"Bravo, for someone foreign to our national dance that was some performance." His voice, weak and whining as his complexion, slurred the words. He continued, "Such a shame there will never be a repeat performance."

He reached out, grabbing Catalina by the arm. She stumbled as he pulled her from me. It was only then I saw the glint of moonlight on something metallic held in the hand of her father.

Catalina must have seen it at the same time. She screamed words that sounded like, “Papa! No!”

I tried to stand, but the world seemed to turn in slow motion as a flash of fire and sound of an explosion tore through the stillness. Something struck me in the chest like the kick from a race horse. I felt ribs shatter and flesh burn in a brief moment of searing agony that seemed to continue for an eternity. My awareness felt as if it was curling up like a screaming foetus inside my body as breath was torn from my lungs.

Eventually the pain dissolved into nothing, blown away like dust in the moving stream of air from the lake. And then came a sudden realisation that I was sprawled on my back in the shallow water. I saw the expression of horror on the face of my beloved, as she tore free from the grip of her captor. Her mouth was moving as if in agonized scream, yet I heard only silence. I felt her in the water beside me, lifting my shoulders and pressing my cheek against her breast. Thick blood oozed from the hole in my chest staining the cream silk of her dress to burgundy before dripping in globules into the lake. The two men grabbed her, one on either arm, pulling her away. I stood up and watched as they dragged her back along the shore to the house.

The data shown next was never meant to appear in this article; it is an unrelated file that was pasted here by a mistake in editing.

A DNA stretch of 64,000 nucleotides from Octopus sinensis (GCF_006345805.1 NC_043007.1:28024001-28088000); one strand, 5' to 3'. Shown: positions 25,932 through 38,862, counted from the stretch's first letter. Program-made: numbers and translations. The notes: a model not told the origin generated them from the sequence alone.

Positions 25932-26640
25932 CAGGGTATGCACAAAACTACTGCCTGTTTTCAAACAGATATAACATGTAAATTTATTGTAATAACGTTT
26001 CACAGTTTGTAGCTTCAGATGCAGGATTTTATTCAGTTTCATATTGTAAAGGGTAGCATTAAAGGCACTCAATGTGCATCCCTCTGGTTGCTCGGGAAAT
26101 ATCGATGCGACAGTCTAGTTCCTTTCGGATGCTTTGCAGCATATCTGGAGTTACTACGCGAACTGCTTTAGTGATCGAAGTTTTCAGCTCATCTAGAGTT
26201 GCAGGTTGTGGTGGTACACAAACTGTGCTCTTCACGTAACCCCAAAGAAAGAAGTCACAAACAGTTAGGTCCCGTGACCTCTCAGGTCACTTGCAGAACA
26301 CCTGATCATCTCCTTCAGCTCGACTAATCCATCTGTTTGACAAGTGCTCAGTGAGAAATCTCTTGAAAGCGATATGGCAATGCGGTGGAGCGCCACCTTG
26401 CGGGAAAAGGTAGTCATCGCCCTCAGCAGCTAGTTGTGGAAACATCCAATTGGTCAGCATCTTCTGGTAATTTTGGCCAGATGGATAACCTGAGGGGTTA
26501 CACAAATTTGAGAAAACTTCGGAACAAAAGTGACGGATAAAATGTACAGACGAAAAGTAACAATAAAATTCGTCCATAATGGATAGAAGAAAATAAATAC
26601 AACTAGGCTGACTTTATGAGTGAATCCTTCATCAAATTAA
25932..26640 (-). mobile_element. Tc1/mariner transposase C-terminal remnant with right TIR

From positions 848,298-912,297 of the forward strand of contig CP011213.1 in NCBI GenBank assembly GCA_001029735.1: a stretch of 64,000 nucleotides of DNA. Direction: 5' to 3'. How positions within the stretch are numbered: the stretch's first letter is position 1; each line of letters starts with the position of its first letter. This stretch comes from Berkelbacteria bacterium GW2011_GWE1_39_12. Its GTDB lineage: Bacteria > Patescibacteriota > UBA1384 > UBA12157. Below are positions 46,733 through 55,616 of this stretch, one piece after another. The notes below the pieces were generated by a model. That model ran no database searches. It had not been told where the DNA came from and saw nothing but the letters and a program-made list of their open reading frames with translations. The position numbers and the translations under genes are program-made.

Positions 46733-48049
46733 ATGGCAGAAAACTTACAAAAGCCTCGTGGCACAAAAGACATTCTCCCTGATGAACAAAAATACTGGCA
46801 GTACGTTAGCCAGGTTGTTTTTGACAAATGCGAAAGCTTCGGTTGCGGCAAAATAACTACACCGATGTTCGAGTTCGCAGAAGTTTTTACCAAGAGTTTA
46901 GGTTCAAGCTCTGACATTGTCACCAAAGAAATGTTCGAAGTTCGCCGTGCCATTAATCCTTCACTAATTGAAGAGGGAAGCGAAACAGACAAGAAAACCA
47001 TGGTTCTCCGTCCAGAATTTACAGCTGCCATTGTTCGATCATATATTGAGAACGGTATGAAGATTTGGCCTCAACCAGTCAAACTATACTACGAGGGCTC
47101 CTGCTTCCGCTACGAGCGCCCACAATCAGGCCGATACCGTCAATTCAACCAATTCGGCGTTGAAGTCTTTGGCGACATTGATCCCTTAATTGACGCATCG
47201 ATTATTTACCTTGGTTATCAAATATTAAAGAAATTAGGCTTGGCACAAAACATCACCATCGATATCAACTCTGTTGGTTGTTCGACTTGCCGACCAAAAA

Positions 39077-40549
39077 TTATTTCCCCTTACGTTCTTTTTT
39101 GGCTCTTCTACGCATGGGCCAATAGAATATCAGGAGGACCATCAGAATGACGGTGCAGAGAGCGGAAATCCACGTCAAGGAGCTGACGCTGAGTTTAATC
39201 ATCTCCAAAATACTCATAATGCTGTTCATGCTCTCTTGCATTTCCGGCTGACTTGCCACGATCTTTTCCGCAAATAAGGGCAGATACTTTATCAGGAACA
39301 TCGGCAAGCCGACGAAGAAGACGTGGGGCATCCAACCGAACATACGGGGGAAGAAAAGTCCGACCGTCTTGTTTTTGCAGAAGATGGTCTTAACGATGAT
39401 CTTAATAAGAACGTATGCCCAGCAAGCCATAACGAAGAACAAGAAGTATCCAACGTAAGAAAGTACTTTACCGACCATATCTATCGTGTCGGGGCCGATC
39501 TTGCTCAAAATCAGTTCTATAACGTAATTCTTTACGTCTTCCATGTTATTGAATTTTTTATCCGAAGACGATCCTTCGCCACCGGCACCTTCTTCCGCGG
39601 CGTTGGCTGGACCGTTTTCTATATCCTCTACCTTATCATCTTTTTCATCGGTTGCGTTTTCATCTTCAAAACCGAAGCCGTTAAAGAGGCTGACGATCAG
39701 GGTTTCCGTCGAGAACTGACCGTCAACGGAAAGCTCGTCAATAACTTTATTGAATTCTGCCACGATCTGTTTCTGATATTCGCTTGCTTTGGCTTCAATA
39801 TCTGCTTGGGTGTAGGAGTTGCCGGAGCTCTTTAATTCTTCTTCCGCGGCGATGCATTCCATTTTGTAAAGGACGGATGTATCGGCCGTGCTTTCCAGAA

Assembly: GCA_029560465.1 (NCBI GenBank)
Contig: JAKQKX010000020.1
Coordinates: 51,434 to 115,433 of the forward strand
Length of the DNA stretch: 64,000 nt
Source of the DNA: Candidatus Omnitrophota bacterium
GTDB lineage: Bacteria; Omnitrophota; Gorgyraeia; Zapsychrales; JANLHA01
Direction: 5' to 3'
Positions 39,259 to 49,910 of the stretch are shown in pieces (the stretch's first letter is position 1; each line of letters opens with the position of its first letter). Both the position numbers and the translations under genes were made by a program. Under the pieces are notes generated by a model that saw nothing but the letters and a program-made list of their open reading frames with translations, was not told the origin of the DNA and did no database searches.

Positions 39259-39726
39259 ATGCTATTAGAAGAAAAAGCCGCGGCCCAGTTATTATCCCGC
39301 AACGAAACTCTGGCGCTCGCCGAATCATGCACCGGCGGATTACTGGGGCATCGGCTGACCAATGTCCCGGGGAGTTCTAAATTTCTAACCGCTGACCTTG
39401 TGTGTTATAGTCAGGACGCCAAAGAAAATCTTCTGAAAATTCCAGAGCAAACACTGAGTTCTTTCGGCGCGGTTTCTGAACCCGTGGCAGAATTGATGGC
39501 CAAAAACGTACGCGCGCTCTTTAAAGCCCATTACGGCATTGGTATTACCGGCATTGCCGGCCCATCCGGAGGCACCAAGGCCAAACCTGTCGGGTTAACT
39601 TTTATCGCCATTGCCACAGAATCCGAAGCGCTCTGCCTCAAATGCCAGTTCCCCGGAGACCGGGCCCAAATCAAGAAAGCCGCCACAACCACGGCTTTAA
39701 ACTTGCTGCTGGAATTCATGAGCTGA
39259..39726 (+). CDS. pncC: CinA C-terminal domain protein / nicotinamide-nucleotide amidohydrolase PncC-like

It is difficult to imagine that almost sixty years have passed since that night. Whenever the half-moon rises in mid-summer, I am drawn to this spot knowing that one day she will be free to return as she promised; one day we will be together in accordance with the vows we made so long ago.

I wait, inhaling the silence of the night air. Never, in all the years I have been held to this place have I felt so close to my sweet Catalina, and then, a moment of surprise as I hear those strains of music from the crumbling dilapidated walls of the derelict chateau, the same orchestra playing our song, Milonga Sentimental. I hear a whispered voice in my ear, “I asked that the band play, so we may dance one last tango together.”

Turning, I gaze on her almost satanically dark Latin beauty. Even in the darkness, she shines with radiant light. She appears not one day older than the last moment I saw her. Her eyes glisten with a mischievous gleam that I have never seen before, and her perfect mouth curls into a smile of unadulterated happiness. We kiss, my cold lips pressed against hers so warm and so alive. It is as if she breathes life into me as we embrace. There is no necessity for her to ask me twice. Our bodies begin to sway, then our feet to move in response to the rhythm. In the moonlit shadows, two revenants now haunt the shore at the water’s edge of a lake on the outskirts of Paris as we begin our final, never ending last tango in the night.

© 2009 Robert A Read. aka Mysteral.